He needs the Jeep for his job with Comcast. He's a bill collector and cuts off service for cable customers who can't make payments. About three months ago, his income dropped roughly in half when disconnections soared and he lost many of the commissions that come from actual collections. "Hey, I still got a job. I'm not complaining," Barrix said.
Barrix made his latest all-interest payment a week ago, and another is already due. So he went to Kaine's Web site. "I figured I'd give it a shot," he said.
Others affected by more serious mistakes are also seeking relief.
Amber Hudson, who lives in Dumfries and works as a massage therapist at the Ritz-Carlton in Tysons Corner, submitted a money-saving proposal for the early release of nonviolent offenders. "Think about the Bible Scripture 'He who is without sin, let them cast the first stone'. God Bless" she wrote.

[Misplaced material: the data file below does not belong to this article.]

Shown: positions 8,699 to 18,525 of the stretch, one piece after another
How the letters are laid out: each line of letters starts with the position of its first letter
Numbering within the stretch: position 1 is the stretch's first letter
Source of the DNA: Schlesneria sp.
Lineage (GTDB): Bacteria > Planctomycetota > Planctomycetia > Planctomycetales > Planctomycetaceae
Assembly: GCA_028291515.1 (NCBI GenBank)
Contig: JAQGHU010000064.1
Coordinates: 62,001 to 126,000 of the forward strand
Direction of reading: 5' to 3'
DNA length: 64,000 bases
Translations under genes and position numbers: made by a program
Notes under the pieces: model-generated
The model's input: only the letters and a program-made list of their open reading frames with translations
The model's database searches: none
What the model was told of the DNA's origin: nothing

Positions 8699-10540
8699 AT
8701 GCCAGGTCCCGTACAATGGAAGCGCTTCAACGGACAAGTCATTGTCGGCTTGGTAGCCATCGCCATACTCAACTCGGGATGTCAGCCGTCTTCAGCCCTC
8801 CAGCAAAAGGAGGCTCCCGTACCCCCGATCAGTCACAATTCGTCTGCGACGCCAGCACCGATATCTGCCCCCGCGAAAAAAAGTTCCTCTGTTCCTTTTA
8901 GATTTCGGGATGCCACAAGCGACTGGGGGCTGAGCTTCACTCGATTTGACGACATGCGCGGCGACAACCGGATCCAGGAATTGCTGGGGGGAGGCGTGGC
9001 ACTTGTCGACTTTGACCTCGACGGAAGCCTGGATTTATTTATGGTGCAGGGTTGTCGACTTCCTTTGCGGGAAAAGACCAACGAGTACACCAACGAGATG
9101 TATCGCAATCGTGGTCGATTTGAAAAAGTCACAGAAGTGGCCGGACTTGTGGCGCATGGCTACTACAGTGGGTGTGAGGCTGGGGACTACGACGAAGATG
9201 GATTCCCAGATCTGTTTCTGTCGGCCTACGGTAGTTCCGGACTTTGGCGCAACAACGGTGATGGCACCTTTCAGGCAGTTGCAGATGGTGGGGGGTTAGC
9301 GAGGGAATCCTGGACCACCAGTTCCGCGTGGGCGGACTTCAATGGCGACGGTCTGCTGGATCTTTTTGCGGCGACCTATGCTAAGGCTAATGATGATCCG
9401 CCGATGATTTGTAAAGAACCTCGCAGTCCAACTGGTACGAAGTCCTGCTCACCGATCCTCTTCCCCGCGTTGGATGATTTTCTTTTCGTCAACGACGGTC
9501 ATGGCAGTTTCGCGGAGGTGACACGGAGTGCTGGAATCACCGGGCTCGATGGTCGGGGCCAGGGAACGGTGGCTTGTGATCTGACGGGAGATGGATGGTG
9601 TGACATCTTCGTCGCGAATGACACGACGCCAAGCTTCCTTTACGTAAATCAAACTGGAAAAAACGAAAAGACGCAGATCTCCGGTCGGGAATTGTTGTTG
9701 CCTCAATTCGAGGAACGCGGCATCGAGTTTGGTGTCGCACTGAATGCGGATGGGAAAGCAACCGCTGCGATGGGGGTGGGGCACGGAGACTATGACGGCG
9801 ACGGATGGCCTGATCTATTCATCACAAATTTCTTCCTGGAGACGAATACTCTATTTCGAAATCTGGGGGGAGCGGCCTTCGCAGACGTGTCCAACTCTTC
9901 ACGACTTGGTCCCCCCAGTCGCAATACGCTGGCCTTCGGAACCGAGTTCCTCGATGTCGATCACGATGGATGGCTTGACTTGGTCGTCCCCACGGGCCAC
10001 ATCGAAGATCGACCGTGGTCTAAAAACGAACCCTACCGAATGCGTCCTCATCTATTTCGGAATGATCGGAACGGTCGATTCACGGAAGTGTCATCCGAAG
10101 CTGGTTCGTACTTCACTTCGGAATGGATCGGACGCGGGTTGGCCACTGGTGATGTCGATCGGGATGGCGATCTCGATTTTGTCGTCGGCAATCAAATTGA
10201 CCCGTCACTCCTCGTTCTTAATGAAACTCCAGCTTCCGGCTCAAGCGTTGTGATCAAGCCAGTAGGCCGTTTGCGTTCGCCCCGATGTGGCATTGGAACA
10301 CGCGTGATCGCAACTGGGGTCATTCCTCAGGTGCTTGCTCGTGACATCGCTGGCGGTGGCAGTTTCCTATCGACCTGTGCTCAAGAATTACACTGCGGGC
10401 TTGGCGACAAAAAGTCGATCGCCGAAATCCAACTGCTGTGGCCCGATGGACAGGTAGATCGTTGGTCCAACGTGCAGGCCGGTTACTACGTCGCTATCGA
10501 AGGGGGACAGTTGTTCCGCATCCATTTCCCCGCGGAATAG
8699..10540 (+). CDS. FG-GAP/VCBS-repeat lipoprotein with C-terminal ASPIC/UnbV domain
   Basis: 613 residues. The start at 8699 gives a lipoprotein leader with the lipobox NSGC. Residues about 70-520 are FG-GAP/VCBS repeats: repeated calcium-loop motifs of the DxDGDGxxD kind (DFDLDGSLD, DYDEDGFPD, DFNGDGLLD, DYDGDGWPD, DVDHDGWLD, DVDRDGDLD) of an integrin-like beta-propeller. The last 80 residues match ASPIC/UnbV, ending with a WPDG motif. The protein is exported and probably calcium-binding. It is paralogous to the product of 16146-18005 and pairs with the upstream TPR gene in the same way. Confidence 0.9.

A friend of hers is locked in an overcrowded regional jail for his second drunk-driving accident, Hudson said in an interview. No one was hurt in either crash, she said. He has been confined to an 8-by-10-foot cell, where one prisoner has to sleep on the floor.
"I'm not saying he doesn't deserve to be there, because he does," Hudson said. But after he has served 65 percent of his sentence, he should be released, she said, and the state should "put him in an alcohol-related program where he can learn, and help him get rid of the problem, instead of putting him in a cell where he's doing nothing because it's too crowded to move."
Her friend, not the taxpayers, should pay for the rehab, she said.
Some derided the entire Web enterprise.
On the day Kaine's effort was announced, a Fairfax man submitted two proposals totaling $5,000.
"I am seeking $1,000 to put hardwood floors in my house," read the first. It would cover 400 square feet, create one job and benefit the flooring company, he wrote. He also wants to improve his yard. "This project has been designed and is literally 'shovel' ready. I have selected a landscaping firm that needs the business but I just need the money."